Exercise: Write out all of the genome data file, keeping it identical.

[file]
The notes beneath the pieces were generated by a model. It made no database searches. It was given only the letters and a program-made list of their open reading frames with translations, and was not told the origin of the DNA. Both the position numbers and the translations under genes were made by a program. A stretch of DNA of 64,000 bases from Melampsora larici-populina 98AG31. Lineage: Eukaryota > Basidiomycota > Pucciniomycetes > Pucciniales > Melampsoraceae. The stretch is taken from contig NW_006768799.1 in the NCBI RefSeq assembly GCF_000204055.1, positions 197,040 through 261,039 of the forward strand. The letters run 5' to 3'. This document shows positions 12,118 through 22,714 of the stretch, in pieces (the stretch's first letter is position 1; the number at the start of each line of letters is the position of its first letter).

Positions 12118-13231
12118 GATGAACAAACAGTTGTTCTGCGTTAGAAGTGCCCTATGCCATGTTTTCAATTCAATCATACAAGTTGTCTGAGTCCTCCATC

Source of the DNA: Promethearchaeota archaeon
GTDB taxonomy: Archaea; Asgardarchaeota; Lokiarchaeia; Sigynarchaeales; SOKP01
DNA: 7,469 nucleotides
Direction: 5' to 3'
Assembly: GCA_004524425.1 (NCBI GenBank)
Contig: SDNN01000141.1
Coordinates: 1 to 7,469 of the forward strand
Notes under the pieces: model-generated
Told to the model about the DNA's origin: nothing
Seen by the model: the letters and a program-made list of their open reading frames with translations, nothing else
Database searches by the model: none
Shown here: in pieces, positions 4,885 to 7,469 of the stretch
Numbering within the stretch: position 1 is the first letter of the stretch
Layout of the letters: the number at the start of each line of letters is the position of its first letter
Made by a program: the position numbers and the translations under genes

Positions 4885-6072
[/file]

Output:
The notes beneath the pieces were generated by a model. It made no database searches. It was given only the letters and a program-made list of their open reading frames with translations, and was not told the origin of the DNA. Both the position numbers and the translations under genes were made by a program. A stretch of DNA of 64,000 bases from Melampsora larici-populina 98AG31. Lineage: Eukaryota > Basidiomycota > Pucciniomycetes > Pucciniales > Melampsoraceae. The stretch is taken from contig NW_006768799.1 in the NCBI RefSeq assembly GCF_000204055.1, positions 197,040 through 261,039 of the forward strand. The letters run 5' to 3'. This document shows positions 12,118 through 22,714 of the stretch, in pieces (the stretch's first letter is position 1; the number at the start of each line of letters is the position of its first letter).

Positions 12118-13231
12118 GATGAACAAACAGTTGTTCTGCGTTAGAAGTGCCCTATGCCATGTTTTCAATTCAATCATACAAGTTGTCTGAGTCCTCCATC

Source of the DNA: Promethearchaeota archaeon
GTDB taxonomy: Archaea; Asgardarchaeota; Lokiarchaeia; Sigynarchaeales; SOKP01
DNA: 7,469 nucleotides
Direction: 5' to 3'
Assembly: GCA_004524425.1 (NCBI GenBank)
Contig: SDNN01000141.1
Coordinates: 1 to 7,469 of the forward strand
Notes under the pieces: model-generated
Told to the model about the DNA's origin: nothing
Seen by the model: the letters and a program-made list of their open reading frames with translations, nothing else
Database searches by the model: none
Shown here: in pieces, positions 4,885 to 7,469 of the stretch
Numbering within the stretch: position 1 is the first letter of the stretch
Layout of the letters: the number at the start of each line of letters is the position of its first letter
Made by a program: the position numbers and the translations under genes

Positions 4885-6072